My thoughts on the book :

This is my first Ruth Ware read and I am pretty impressed with her plotting abilities . A clique forced to revisit the memories of the past and discovering new angles to the secret which ties them together is not an entirely new premise in suspense fiction . What sets this one apart from the rest is the constant shapeshifting of the narrative which constantly makes the readers to question almost every single thing that is being said about the circumstances surrounding the death of Ambrose . The narrative keeps transitioning seamlessly from one mystery sub – genre to the next – from a whodunnit to a whydunnit to “don ‘ t tell – the real -thing – and – give – them – umpteen – scenarios – to – keep – ‘ em – guessing ” . It succeeds in keeping up the suspense right until the last chapter but one .

Now for the cons –

The narrative pace was somewhat slow for a good two – thirds of the novel . There are too many unwanted mentions about Isa ‘ s first – time mother woes and fears , long winded descriptions of all the drama in the reunion at Kate ‘ s house , the friends ‘ reactions to Fathima embracing her religion late in life ( to mention a few ) made me want to put the book in the DNF pile . Only the brilliant twists and interesting reveals kept me turning the pages . The name of the local policeman is found only in the mentions of the local who happens to be his mother who gets some inside information on the case proceedings and gloatingly voices the information and her opinions to the narrator . The police procedural involves only ominous mentions about a tent in the excavation site . While suspense fiction fans tend to look down upon works which do not have some police procedural drama , The Lying Game ‘ s popularity is a testimony to the author ‘ s brilliant plotting and decent storytelling skills . There were also some questions which were still left unanswered at the end . . .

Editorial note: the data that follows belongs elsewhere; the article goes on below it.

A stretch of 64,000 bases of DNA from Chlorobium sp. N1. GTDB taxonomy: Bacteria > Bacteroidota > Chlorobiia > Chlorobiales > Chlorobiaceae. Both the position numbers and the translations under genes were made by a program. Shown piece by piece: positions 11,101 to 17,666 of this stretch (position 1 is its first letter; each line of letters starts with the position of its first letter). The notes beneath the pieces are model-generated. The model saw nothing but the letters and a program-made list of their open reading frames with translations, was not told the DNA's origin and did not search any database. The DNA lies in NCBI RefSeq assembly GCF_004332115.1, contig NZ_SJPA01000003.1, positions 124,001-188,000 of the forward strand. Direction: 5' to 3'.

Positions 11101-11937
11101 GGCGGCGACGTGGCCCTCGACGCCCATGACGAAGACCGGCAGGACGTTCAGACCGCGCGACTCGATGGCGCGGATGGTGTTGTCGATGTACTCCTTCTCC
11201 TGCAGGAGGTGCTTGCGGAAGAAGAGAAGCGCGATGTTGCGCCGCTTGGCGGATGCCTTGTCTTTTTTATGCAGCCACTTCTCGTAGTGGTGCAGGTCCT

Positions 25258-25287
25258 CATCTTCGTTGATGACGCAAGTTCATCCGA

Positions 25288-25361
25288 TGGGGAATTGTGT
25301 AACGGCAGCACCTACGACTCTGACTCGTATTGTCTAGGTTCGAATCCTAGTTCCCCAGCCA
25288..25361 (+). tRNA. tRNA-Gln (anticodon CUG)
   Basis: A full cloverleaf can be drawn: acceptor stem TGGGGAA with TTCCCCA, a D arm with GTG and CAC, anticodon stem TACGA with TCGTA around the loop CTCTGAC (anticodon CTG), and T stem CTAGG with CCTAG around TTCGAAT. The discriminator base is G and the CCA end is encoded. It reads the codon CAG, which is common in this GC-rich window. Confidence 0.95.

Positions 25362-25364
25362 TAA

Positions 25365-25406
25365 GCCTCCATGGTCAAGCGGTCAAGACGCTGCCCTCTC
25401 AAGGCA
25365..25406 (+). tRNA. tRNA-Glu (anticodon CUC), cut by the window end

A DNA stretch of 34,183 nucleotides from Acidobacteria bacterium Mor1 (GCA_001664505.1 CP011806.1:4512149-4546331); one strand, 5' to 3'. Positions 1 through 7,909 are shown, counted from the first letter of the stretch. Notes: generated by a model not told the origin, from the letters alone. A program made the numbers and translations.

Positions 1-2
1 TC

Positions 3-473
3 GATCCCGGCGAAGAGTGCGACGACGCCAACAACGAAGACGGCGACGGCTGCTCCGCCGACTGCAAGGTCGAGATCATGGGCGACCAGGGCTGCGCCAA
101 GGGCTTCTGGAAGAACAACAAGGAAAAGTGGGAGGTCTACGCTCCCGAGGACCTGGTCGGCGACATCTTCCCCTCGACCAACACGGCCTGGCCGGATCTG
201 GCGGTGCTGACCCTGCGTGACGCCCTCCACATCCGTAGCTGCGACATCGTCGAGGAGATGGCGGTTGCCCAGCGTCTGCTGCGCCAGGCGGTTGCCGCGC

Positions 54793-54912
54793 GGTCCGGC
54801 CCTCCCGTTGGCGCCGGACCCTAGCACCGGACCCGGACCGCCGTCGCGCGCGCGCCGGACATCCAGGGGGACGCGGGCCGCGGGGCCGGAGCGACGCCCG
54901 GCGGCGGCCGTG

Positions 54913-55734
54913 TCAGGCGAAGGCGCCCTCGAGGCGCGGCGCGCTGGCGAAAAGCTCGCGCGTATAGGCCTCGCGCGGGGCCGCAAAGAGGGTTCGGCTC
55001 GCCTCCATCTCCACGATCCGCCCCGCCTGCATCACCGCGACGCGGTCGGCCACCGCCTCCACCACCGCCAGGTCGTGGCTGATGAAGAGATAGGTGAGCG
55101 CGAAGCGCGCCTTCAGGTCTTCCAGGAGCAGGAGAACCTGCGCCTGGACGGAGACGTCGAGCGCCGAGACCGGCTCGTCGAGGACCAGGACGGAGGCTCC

I expected the finale to pack a punch after the narrative seemed to have finally picked up pace . After spending hours navigating through the deluge of everyday drama for a good one – third of the novel , the final few pages raised my hopes too much . However , the finale` was a huge dampner and somewhat over dramatic – a la` House of Wax . ( Hope you have got the hint . . . ) .

Hardcore suspense fiction readers can steer clear off this one easily . . .

Rating : 3 . 5 / 5

If you have already read the book , you can say in the comments section about your thoughts on the book  . Until the next review then . . .